Today is not a good day for morale. The weather is not cooperating. The workers are cold and wet. They are not finding anything really precious. The leader has not returned from a weekend in Boston. I am sure that there are patterns in adjustment for the team as with any other, to living with strangers in close quarter, no privacy, having to deal with personalities that are as yet unreadable, and not always friendly. It was all fun at first, but the glow is coming off for some. One member was obviously ambivalent about her adventure.
        June 13 is another cloudy day. But, it is not cold, and the ground is a lot drier.
         Why are they looking for an Indian village? Kat says that a visitor to the Manor at the end of the 19th century by the name of Cushing said that there was evidence of a large Indian village. Last year they looked and agreed that it would be ideal for a camp site. So, based on folklore, they did a number of test pits 10 meters apart and found some interesting artifacts. So, this year they have two units two meters by two meters under excavation. The first has very rich dark soil. They are finding quartz chips, pipe stems segments ... a historic as opposed to prehistoric finding. It is clear that these are Indians but that Europeans had arrived. The second unit has yielded a low level of materials and there may be nothing more.
         In the driveway circle, they have a number of new units under excavation. Here they are finding glass, nails, pipe bits, American pottery, and quartz. No jewelry as yet. Most interesting, is that the area is filled with man made rock formations.
         I asked about the amount of pipe remains. Were they constantly smoking. Kat said that pipe stems were very long, and they would keep breaking off the stem until there was none left for smoking. Pipes were quite disposable, but it took a lot of little pieces before one was thrown away completely.
        How did they dispose of stuff, I asked. Like we do, I was told. They would just throw things out the window, and when they cleaned up, they would dig a hole and throw it all in the pit. That certainly explains why one would find lots of little pieces of things like nails, glass, ceramics, and pipe bits around an area with stone structures that are man made. They threw broken stuff out the window, and in a general cleanup would leave the little stuff in the dirt. Three hundred years later, archaeologists screening the dirt are finding those little reminders of domestic trash.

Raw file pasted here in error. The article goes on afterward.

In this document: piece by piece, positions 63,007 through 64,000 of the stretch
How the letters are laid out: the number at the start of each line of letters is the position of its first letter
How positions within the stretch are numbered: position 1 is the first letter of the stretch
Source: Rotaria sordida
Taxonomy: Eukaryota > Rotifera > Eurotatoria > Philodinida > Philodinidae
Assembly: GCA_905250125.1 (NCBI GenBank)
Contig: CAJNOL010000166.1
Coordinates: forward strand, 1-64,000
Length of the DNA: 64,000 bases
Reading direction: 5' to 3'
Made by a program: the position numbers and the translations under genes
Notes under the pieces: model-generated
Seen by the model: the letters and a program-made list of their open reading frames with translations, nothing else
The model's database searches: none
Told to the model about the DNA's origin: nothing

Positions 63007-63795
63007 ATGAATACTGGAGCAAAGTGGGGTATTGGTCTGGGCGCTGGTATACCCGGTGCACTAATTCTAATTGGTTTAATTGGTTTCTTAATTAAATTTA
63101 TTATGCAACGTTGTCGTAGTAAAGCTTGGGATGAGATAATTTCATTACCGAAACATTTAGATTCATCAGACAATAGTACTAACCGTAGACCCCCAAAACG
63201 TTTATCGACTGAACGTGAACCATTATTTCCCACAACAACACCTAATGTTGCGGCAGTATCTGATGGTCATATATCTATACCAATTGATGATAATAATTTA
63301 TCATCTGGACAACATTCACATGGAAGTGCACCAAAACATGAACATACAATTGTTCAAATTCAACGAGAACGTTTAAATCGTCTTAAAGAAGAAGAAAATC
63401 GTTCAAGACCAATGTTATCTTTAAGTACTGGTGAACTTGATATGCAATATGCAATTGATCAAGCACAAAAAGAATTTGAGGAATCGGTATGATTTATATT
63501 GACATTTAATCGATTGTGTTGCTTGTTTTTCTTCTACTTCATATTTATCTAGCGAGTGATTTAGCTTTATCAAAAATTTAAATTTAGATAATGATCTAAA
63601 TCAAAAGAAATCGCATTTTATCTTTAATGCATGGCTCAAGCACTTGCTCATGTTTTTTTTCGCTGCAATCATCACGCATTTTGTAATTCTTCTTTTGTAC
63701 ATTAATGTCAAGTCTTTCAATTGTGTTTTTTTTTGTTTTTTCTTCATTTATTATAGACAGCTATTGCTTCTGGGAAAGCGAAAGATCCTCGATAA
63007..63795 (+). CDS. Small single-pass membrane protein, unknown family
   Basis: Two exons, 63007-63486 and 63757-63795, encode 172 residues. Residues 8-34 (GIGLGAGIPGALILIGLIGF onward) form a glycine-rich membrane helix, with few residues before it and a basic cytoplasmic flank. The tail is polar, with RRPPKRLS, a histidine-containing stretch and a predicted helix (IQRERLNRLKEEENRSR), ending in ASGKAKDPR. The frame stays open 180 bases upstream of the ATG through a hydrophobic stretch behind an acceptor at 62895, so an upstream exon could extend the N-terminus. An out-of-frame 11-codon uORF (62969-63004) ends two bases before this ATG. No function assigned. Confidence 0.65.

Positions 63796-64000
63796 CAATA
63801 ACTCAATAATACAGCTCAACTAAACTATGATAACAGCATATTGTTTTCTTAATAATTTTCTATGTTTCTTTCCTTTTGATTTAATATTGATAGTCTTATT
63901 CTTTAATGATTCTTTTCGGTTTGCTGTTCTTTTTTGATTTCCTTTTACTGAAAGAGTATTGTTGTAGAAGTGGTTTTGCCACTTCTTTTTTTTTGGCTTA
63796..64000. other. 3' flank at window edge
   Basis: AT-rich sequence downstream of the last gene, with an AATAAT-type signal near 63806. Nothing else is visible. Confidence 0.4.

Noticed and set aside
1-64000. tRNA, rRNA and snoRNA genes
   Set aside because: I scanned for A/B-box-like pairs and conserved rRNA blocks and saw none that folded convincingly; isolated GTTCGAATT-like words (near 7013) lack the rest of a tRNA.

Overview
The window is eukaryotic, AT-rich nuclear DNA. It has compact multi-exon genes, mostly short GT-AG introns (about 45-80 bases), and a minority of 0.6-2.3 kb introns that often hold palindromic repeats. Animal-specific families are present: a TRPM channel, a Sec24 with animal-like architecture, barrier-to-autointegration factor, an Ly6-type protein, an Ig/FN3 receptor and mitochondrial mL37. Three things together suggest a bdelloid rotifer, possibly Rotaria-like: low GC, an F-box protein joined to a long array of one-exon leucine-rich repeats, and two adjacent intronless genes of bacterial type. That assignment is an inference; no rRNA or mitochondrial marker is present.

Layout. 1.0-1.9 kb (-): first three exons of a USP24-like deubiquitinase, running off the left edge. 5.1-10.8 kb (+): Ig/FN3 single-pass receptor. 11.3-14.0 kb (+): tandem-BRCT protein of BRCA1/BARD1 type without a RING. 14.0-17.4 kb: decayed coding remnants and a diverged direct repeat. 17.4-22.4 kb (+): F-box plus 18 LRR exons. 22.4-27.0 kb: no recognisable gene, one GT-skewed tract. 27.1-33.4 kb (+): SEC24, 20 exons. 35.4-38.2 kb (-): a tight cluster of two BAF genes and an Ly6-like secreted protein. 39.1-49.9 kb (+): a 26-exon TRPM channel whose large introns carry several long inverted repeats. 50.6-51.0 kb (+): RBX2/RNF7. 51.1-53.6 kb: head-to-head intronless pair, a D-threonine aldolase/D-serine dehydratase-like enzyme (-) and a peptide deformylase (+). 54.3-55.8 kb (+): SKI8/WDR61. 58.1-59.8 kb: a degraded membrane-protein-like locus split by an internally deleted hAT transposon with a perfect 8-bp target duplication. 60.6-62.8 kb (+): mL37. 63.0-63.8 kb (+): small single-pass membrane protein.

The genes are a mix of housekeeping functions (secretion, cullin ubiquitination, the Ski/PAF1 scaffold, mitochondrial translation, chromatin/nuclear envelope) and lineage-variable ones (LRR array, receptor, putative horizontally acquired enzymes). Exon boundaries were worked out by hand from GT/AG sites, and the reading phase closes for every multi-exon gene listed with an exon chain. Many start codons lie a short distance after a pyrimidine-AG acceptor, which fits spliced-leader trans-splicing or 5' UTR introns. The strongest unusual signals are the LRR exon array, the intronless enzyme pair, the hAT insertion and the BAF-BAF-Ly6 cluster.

Last year Isabelle ____________, who is not here this year, found a trash pit. It was rich with material, including a silver spoon handle right on top.
         The digging is done very precisely by measurement. The tools for actual digging consist of a small spade, a wisp broom and dust pan, a screen, and hands combing through the debris.
         Thane Harpole, a graduate student has joined the group this week.
         Food remains an important topic of conversation. I am told that Francesco is a great cook, and they generally let him at it. __________  bakes and actually enjoys it, so they let her.
         There is a small TV at the house where they are living, but no one watches it. They have one telephone line, so everyone has access to their e-mail, but no one stays on long as they all have to get a chance each evening.
        June 14, the weather is still cool and cloudy, but lots has been accomplished. At the Indian site, where Kat and Lee have been working with some others, they have found lots of Indian ceramics, some quite large. There are lots of questions about the different characteristics. Dr. Mrozowski suggests that the understanding about Woodlands Indian pottery is that first known examples are quite thick, and before ìcontactî (with Europeans) it had become finer and thinner. Perhaps at first they put the pots directly on a fire, but later they would hang them over the fire and therefore could be less dense. However, after ìcontactî, pottery regressed into a thicker consistency.
         Dr. Mrozowski reminded the group that after the Romans left Britain, the population there didnít make pottery for over 100 years, perhaps because they had forgotten how, having gotten their pottery from the Romans for generations. Something may have happened to the American Indians, but no one yet knows what or why.
         Woodlands Indians also relied a great deal on baskets and wooden implements, which, of course, they would find no signs of because they would have rotted long ago.